Saskatchewan also experienced national house price declines of 1.1%, but that masks how hard Regina was hit in the soft-landing market correction that started in 2018 and appears to have ended in 2019. This city’s national housing price declined by 5.5% between November 2018 to November 2019.
Going forward, both provinces will need to see stronger employment and continued rise in population growth — two strong indicators that there is work and people ready to do the work.
One bright spot in the Prairies was Winnipeg, MB. The overall provincial price increase was a more than respectable 3.8% increase, but Winnipeg clocked a 5.5% increase in its average property price between November 2018 and November 2019. It appears the overbuilding fears that existed for this city have been quashed as inventory was snapped up over the last 24 months. This is due, in part, to increased immigration to the city partly because property prices are still reasonable and partly because employment is steady and predictable.
Ontario and Greater Toronto
While there may have been doubts in August 2019, there is no doubt as the 2020 year starts: Greater Toronto is set to experience a strong housing market in 2020.
The area boasts lower unemployment rates, excellent economic growth and increased demand from ageing millennials and new immigrants.
Ontario ended the year with a 9.5% increase in the average house price. Surprisingly, much of that growth did not come from the Greater Toronto area — which experienced a 6.8% price increase by the end of 2019 — but from surrounding municipalities, such as London & St. Thomas (+10.7%), Kitchener-Waterloo (+17.8%), and Kingston (+11.5%).
Still, the prediction is that the Greater Toronto Area will see an estimate average price increase of 6% in 2020.
The biggest reason for the continued price hikes is that the GTA suffers from a serious lack of supply when it comes to housing. While there is plenty of construction going on in Toronto, the new builds can’t seem to meet the ongoing need and demand of buyers in the region.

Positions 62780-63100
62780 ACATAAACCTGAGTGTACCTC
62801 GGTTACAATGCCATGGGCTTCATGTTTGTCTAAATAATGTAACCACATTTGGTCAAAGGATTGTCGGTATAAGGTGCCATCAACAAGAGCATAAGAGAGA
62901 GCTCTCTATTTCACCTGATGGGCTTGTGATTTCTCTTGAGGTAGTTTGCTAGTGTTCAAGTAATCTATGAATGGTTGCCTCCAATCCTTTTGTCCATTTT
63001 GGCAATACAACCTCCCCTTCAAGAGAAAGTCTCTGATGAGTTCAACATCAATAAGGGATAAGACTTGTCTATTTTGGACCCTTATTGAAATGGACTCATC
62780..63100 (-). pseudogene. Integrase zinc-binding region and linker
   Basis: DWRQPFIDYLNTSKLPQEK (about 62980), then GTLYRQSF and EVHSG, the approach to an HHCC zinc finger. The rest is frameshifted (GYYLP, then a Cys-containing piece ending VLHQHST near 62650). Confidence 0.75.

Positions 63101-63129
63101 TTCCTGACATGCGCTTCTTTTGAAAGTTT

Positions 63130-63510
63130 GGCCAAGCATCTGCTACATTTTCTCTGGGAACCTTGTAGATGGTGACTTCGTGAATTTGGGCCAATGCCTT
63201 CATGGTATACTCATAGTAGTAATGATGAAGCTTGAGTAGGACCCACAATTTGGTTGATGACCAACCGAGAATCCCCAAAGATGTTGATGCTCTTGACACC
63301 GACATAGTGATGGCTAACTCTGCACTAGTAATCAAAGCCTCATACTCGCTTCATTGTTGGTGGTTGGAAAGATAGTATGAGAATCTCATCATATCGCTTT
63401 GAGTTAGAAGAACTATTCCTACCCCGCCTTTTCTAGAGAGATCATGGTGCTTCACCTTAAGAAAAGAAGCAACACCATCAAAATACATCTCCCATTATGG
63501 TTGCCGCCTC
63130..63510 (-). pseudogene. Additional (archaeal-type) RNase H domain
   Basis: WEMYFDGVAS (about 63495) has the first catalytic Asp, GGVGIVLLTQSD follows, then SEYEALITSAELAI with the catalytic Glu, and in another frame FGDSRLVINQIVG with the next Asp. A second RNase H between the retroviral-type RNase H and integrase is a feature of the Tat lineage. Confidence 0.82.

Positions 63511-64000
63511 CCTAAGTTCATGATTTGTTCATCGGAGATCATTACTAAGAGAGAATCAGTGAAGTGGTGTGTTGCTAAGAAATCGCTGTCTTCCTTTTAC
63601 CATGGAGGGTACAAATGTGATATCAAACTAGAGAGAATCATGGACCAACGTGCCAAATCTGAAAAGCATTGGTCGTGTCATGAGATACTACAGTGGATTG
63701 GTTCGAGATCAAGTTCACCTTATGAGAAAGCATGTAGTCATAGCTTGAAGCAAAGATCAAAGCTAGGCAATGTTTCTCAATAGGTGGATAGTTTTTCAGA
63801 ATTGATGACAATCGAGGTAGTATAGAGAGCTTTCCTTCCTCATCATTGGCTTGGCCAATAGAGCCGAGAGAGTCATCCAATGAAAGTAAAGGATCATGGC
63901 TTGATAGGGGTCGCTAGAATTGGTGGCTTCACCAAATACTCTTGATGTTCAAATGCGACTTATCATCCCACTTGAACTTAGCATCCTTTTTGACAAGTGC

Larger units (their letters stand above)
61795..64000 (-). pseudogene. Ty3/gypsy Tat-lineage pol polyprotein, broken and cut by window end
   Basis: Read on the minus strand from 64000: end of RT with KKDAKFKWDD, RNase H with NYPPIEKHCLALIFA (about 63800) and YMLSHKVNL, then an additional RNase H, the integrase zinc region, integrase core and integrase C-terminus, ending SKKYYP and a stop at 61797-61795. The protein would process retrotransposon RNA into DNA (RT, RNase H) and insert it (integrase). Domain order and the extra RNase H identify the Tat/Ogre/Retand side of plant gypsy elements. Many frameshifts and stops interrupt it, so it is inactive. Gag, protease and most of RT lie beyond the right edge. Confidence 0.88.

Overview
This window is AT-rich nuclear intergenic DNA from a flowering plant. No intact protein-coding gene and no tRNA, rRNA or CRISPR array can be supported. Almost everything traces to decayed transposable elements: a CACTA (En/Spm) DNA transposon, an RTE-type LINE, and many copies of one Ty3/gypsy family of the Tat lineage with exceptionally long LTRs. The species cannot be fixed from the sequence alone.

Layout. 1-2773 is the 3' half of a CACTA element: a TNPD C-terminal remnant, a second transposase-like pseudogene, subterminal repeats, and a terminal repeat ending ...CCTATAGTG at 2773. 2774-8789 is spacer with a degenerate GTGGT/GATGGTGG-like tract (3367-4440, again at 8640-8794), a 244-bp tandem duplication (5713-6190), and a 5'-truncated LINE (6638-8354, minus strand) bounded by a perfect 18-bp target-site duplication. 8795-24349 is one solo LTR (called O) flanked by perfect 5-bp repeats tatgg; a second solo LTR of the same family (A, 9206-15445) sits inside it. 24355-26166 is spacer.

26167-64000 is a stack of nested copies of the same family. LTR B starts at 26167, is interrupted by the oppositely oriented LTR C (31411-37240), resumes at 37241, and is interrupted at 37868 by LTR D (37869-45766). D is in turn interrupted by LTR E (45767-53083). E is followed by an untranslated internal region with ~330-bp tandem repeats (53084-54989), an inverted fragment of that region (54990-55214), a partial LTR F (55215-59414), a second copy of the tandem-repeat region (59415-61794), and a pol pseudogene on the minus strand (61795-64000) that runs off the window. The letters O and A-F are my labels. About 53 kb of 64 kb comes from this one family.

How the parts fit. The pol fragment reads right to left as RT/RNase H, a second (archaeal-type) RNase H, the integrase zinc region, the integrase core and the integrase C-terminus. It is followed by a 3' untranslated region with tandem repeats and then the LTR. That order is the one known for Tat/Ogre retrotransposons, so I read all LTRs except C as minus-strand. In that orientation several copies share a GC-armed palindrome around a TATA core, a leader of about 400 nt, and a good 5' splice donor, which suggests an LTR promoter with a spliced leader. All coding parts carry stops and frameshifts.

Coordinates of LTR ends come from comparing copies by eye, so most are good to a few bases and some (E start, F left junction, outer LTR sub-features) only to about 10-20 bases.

When you move outside of the GTA, we find that many markets still favour the seller. For instance, Ottawa and Windsor showed substantial increases in their average home prices (11.7% and 11%, respectively) and sales activity and, subsequently, price growth isn’t expected to dwindle in 2020.
The Atlantic provinces offer some of the most affordable housing prices in the nation, but finding employment is a sticking point. The good news is that most cities in the Atlantic provinces appear to have diversified away from resource sector employment and into tech-inspired industries. According to a report by TechImpact, tech industries contributed $6.1 billion to Atlantic Canada’s economy in 2017 (up from $5.2 billion in 2014). Recent reports show that the biggest impediment to the area’s tech-growth is a lack of qualified labour — a situation that has drawn the attention of provincial and municipal governments as they attempt to close the gap and increase their economic output.
The overall result, however, is a more robust, and predictable, economy that attracts many buyers to the region. And it shows in the overall housing numbers.
At the end of 2019, New Brunswick’s average housing price increased 4.8%; PEI’s average housing price increased 8.7%; Newfoundland & Labrador’s average housing price increased 6.6% and, Nova Scotia defied estimates with an annual price increase of 18.7%.
The region’s multi-family and condo market are being driven by retirees, eager to cash out on the built-up equity in their home. This helps first-time buyers, particularly those that are ready and poised to start a family, to get into the market at affordable prices.